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The Distributed-Parallel Storage System (DPSS) Home Page

Data Intensive Distributed Computing Group
Lawrence Berkeley National Laboratory

The Distributed-Parallel Storage System (DPSS) is a scalable, high-performance, distributed-parallel data storage system orginally developed as part of the DARPA -funded MAGIC Testbed, with additional support from the U.S. Dept. of Energy, Energy Research Division, Mathematical, Information, and Computational Sciences Office.

The DPSS is a data block server, which provides high-performance data handling and architecture for building high-performance storage systems from low-cost commodity hardware components. This technology has been quite successful in providing an economical, high-performance, widely distributed, and highly scalable architecture for caching large amounts of data that can potentially be used by many different users.

Current performance results are 980 Mbps across a LAN and 570 Mbps across a WAN.

About the DPSS

Using and Installing a DPSS

DPSS Integration:

DPSS Applications

  • A Medical Imaging application using the DPSS and ImgLib
  • Terravision: The terrain navigation program that was the initial target application for the DPSS.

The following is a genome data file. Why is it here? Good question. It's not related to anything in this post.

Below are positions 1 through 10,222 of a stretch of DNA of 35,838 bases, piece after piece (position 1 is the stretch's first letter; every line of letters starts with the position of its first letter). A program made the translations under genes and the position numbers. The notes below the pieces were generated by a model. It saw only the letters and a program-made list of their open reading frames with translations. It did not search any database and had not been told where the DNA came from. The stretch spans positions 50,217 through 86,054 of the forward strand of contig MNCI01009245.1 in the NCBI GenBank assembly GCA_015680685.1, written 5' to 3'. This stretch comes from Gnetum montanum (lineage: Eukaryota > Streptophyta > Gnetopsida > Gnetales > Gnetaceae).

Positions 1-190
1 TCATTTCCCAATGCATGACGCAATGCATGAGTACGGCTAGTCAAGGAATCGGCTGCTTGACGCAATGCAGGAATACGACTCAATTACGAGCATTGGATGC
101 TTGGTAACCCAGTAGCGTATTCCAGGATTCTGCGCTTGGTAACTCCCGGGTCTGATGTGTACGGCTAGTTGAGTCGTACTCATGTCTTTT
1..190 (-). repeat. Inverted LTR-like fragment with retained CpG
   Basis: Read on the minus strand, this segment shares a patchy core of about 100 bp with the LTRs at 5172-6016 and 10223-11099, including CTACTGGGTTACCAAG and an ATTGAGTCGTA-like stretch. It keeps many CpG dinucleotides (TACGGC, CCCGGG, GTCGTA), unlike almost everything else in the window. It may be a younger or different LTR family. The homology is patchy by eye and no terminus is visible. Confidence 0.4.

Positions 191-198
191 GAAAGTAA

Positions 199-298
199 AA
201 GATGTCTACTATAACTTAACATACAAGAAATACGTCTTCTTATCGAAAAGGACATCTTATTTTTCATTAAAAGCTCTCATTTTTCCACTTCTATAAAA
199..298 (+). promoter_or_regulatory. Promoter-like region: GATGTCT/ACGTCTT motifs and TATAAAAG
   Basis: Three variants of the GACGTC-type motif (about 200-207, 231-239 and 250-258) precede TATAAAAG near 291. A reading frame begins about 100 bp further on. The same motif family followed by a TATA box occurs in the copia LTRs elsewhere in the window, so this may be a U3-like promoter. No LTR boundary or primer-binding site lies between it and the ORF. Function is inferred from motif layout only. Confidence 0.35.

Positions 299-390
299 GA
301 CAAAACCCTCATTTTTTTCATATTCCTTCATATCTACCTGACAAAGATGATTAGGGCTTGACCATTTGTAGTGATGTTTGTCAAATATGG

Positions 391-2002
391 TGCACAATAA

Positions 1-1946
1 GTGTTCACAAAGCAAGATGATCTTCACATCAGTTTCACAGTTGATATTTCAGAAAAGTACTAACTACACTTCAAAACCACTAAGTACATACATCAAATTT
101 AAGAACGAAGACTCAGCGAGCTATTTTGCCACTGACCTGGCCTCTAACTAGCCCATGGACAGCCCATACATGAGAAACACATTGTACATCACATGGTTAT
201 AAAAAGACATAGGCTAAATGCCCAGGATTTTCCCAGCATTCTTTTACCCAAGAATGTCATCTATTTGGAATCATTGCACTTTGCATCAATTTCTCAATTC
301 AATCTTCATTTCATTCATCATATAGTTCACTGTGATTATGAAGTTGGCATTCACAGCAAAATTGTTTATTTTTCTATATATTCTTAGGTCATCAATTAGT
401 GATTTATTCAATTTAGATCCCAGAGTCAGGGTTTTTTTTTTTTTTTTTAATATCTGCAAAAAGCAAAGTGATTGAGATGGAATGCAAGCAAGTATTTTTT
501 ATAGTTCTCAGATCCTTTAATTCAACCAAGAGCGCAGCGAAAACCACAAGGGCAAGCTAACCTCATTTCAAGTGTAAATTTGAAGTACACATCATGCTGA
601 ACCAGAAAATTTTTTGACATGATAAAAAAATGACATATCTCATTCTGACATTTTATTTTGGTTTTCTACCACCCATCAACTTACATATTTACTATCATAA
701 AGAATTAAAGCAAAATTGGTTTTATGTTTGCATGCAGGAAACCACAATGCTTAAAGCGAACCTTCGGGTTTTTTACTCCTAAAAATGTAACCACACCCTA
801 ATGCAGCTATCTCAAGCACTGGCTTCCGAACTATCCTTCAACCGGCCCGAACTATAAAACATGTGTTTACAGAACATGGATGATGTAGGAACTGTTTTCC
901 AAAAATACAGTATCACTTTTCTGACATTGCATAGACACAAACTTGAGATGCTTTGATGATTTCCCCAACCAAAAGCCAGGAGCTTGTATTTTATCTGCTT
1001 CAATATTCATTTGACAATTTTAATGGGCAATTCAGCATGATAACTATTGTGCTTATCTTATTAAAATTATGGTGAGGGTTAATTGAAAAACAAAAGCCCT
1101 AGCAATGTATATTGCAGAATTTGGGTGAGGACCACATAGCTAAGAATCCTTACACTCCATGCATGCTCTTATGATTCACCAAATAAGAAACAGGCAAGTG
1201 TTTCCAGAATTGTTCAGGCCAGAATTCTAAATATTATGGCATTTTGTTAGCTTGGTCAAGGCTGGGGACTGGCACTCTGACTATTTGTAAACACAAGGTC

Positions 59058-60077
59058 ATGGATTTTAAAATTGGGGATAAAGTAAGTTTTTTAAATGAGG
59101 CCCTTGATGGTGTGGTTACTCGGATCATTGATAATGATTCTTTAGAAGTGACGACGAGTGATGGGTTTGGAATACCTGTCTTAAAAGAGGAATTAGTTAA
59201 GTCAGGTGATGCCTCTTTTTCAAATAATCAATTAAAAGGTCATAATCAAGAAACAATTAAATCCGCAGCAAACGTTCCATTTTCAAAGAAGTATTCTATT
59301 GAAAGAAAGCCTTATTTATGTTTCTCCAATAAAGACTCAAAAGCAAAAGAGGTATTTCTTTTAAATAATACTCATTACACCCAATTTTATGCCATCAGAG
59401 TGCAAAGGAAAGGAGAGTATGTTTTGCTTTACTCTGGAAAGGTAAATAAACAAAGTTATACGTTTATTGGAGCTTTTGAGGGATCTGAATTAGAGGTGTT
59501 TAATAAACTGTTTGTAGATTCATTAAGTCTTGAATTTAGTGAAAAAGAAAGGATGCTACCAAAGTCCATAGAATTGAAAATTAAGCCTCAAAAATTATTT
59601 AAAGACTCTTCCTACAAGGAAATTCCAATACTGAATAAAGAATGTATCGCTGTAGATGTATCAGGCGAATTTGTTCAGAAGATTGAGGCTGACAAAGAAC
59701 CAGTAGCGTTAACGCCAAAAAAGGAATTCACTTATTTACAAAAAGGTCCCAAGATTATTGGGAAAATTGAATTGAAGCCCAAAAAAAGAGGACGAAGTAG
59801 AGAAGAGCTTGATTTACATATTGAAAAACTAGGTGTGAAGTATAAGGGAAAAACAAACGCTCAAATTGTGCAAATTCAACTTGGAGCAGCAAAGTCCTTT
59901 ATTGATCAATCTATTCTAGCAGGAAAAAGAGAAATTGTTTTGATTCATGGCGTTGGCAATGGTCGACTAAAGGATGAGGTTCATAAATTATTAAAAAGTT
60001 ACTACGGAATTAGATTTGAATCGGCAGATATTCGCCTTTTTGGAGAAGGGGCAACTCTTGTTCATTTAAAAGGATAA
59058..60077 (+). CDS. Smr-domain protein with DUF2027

• DIV : A large image viewing application from the EROS Data Center.
  • A High Energy Physics data processing application.
  • Most of these applications are examples of the Wide Area Large Data Object architecture (WALDO) that we have been developing.

You may also perform a keyword search on this documentation.

(*) Some of these pages have restricted access. If you don't have access to these pages, contact Brian Tierney (, and tell me why you'd like access and what hosts you will be connecting from.

DPSS Private pages

COPYRIGHT NOTICE: Image Server System (ISS) and Distributed Parallel Storage System (DPSS) are Copyright © 1994 by Lawrence Berkeley Laboratory

This page is the responsiblity of Brian L. Tierney. ( Support Credits identify the funding sources and the organizational context of the work described in this document.
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Credits: The research and development of the Distributed Systems Department i s funded by the U.S. Dept. of Energy, Office of Science, Office of Advanced Scie ntific Computing Research, Mathematical, Information, and Computational Sciences Division

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This page last modified: Wednesday, 16-Jun-2004 16:54:35 PDT